TRI-CITIES, Tenn./Va. (WJHL) – As flu season approaches, COVID-19 has not yet loosened its grip on the region’s hospitals.

On Friday, Sept. 2 Ballad Health released its weekly COVID-19 scorecard, showing in our region 153 patients are hospitalized with COVID-19. Of those patients, 14 are in the intensive care unit for treatment and two require the use of a ventilator to breathe.

A closer look at Ballad’s weekly data reports from the past month shows that that number has not budged much:

September 2 August 26 August 19 August 12
153 hospitalized 154 hospitalized 159 hospitalized 155 hospitalized
11 new COVID admissions 14 new COVID admissions 8 new COVID admissions 10 new COVID admissions
22 COVID discharges 40 COVID discharges 28 COVID discharges 19 COVID discharges
14 in ICU – 2 on ventilator 20 in ICU – 10 on ventilator 23 in ICU – 11 on ventilator 17 in ICU – 7 on ventilator
10 pediatric cases 4 pediatric cases 3 pediatric cases 4 pediatric cases

“The community has been basically rampant with COVID,” said Dr. Stephen May, medical director of the Sullivan County Regional Health Department. “We are seeing 30-40% positivity rates in those tests that are reported to the states. Of course, that does not include the home testing that everybody does.”

While hospitalizations remain high, Dr. May commented that at the very least, the bright side is that hospitalizations are remaining steady, and deaths are not spiking.

“The death rate has not really gone up that much associated with these increased hospitalizations, which is reassuring. It demonstrates omicron is more infectious but less virulent at causing morbidity and mortality,” said May.

That is reflected in the chart above as new COVID admissions have not been higher than 14 within the past month.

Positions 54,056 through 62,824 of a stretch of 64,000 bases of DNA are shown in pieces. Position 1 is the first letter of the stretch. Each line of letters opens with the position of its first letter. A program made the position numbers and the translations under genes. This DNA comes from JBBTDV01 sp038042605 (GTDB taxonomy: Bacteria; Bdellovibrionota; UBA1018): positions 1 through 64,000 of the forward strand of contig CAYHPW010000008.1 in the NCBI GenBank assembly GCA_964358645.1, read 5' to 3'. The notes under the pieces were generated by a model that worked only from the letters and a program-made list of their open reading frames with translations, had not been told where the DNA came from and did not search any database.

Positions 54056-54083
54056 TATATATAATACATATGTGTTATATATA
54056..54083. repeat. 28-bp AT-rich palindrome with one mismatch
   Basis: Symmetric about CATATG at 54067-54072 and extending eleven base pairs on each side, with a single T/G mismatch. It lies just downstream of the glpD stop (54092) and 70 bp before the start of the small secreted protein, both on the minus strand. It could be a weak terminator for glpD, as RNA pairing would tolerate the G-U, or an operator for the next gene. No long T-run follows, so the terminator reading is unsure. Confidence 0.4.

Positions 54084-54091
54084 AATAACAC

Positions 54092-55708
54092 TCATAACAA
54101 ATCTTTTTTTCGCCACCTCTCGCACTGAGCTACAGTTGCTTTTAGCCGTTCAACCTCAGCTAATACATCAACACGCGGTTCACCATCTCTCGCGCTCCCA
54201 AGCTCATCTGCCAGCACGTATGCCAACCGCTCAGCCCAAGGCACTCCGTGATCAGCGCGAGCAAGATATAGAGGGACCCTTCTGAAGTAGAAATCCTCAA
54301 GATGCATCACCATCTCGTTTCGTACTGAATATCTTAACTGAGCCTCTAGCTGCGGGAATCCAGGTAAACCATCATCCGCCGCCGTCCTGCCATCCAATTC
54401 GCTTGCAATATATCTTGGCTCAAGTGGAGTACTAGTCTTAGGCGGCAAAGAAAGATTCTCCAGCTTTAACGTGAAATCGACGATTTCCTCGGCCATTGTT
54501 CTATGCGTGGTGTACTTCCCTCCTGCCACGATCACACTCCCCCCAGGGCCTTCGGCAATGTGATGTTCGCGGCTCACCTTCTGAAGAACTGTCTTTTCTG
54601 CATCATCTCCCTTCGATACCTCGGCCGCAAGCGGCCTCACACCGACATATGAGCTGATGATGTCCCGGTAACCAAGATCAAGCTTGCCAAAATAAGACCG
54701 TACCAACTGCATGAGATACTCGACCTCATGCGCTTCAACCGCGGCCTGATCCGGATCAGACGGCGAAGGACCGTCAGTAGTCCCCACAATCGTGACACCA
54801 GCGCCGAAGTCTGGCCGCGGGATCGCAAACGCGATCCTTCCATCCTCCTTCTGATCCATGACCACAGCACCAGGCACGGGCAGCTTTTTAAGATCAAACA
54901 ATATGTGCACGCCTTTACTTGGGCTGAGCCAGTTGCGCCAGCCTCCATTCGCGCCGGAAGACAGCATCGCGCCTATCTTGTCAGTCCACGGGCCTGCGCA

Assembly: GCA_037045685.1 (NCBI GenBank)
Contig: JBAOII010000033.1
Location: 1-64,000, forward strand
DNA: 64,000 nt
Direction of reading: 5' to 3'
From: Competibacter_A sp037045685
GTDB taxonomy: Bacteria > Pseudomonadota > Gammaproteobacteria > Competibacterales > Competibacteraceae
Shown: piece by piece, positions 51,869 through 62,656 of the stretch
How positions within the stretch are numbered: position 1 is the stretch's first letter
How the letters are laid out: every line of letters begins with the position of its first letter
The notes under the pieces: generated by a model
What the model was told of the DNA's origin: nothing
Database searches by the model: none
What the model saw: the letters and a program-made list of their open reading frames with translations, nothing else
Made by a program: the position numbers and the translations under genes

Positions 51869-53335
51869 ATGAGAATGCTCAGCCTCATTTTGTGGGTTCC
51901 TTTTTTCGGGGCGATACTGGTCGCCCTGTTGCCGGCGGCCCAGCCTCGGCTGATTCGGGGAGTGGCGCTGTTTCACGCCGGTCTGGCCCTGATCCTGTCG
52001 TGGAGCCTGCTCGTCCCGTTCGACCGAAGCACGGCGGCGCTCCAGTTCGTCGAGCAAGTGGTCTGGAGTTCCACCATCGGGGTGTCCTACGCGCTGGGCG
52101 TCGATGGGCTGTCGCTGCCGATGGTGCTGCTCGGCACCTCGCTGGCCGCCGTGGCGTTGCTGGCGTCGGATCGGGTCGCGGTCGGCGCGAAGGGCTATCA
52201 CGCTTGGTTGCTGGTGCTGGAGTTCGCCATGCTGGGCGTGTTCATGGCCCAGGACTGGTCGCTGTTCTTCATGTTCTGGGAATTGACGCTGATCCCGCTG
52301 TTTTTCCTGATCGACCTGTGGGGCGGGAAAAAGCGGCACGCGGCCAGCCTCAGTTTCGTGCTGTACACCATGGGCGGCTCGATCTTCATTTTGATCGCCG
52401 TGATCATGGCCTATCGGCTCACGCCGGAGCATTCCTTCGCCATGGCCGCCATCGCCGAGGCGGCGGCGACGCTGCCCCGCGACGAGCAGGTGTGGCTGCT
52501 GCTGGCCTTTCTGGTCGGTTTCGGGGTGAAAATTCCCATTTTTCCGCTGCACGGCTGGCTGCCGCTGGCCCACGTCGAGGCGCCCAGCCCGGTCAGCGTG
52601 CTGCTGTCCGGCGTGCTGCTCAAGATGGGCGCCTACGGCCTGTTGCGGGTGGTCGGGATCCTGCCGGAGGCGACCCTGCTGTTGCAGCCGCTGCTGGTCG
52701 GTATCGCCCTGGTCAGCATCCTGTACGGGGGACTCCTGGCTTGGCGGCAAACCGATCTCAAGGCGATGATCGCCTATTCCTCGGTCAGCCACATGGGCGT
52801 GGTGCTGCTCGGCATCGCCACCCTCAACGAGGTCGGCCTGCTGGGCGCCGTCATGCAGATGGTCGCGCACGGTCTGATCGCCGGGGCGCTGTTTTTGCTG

The week leading up to Friday, Sept. 2, Ballad Health reported 25 deaths related to COVID-19 in those seven days. The week before that, Ballad stated 24 people died.

As flu season approaches and kids are back in the classroom, Dr. Christina Johns, a pediatric emergency physician and Senior Medical Advisor for PM Pediatric Care, said it’s important to remain vigilant about both flu and COVID.

“It’s important to continue testing,” Johns said. “It is important to keep kids who are sick home so they are not spreading infection of any kind to other students.”

She added that simple reminders for children can help prevent transmission, including hand washing, keeping hand sanitizer in their backpacks and not touching the face or mouth often.

“We know that there has been a high rate of absenteeism within the school systems associated with COVID, both among teachers and students,” May said.

As of Sept. 2, Ballad Health reports that 10 children are receiving treatment for COVID-19 at Niswonger Children’s Hospital, the highest in the past month.

“We don’t see that with those who are vaccinated. That only emphasizes the importance of vaccinating our children for those few that do get really really sick,” said May.

Health leaders say it is hard to predict what the impact of this year’s flu season will look like. In 2020, flu season was virtually nonexistent, and in 2021, it was very light.

“My crystal ball doesn’t work that well in predicting flu for this year. But I think it is certainly important that we protect our most vulnerable with our flu shots and protect the ring around that person with flu shots,” said May.

Some reports indicate flu could be more active this year.

Getting the shot in September or October works best for most people as flu typically peaks in February. The higher risk you are, the sooner you should get it.

Dr. Johns says for children, it’s best for parents to talk with a pediatrician about timing, especially for children who have not received a flu shot before.

“In general, what we like to say in pediatrics is ‘flu before boo.’ So get it before Halloween for sure,” said Johns.